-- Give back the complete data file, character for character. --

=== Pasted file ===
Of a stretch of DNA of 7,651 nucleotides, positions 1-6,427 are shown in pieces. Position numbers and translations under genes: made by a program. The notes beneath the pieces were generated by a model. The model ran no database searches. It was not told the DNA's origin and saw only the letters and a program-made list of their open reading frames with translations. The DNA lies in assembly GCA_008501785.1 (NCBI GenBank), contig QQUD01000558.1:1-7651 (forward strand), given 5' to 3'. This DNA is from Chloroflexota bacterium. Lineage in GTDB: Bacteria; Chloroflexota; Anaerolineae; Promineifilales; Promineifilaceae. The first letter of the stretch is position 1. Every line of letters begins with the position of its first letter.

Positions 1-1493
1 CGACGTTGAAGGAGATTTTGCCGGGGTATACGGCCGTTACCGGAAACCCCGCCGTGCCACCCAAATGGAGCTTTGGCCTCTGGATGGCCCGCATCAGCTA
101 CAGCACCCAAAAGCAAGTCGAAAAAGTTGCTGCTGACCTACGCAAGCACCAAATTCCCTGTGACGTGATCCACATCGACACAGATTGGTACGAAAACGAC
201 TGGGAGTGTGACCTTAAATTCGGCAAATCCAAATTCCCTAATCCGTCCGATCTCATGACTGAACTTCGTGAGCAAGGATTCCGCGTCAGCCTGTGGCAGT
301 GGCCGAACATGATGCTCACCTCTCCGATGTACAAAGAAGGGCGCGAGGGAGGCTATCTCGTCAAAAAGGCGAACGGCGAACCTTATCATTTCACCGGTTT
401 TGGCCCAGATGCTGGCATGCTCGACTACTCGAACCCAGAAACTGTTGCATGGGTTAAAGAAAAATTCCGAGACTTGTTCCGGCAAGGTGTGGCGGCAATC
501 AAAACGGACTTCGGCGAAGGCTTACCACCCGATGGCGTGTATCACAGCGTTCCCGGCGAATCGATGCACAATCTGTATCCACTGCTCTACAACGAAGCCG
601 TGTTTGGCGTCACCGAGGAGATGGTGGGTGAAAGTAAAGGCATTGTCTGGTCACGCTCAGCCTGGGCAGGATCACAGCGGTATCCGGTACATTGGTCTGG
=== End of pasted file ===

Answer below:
Of a stretch of DNA of 7,651 nucleotides, positions 1-6,427 are shown in pieces. Position numbers and translations under genes: made by a program. The notes beneath the pieces were generated by a model. The model ran no database searches. It was not told the DNA's origin and saw only the letters and a program-made list of their open reading frames with translations. The DNA lies in assembly GCA_008501785.1 (NCBI GenBank), contig QQUD01000558.1:1-7651 (forward strand), given 5' to 3'. This DNA is from Chloroflexota bacterium. Lineage in GTDB: Bacteria; Chloroflexota; Anaerolineae; Promineifilales; Promineifilaceae. The first letter of the stretch is position 1. Every line of letters begins with the position of its first letter.

Positions 1-1493
1 CGACGTTGAAGGAGATTTTGCCGGGGTATACGGCCGTTACCGGAAACCCCGCCGTGCCACCCAAATGGAGCTTTGGCCTCTGGATGGCCCGCATCAGCTA
101 CAGCACCCAAAAGCAAGTCGAAAAAGTTGCTGCTGACCTACGCAAGCACCAAATTCCCTGTGACGTGATCCACATCGACACAGATTGGTACGAAAACGAC
201 TGGGAGTGTGACCTTAAATTCGGCAAATCCAAATTCCCTAATCCGTCCGATCTCATGACTGAACTTCGTGAGCAAGGATTCCGCGTCAGCCTGTGGCAGT
301 GGCCGAACATGATGCTCACCTCTCCGATGTACAAAGAAGGGCGCGAGGGAGGCTATCTCGTCAAAAAGGCGAACGGCGAACCTTATCATTTCACCGGTTT
401 TGGCCCAGATGCTGGCATGCTCGACTACTCGAACCCAGAAACTGTTGCATGGGTTAAAGAAAAATTCCGAGACTTGTTCCGGCAAGGTGTGGCGGCAATC
501 AAAACGGACTTCGGCGAAGGCTTACCACCCGATGGCGTGTATCACAGCGTTCCCGGCGAATCGATGCACAATCTGTATCCACTGCTCTACAACGAAGCCG
601 TGTTTGGCGTCACCGAGGAGATGGTGGGTGAAAGTAAAGGCATTGTCTGGTCACGCTCAGCCTGGGCAGGATCACAGCGGTATCCGGTACATTGGTCTGG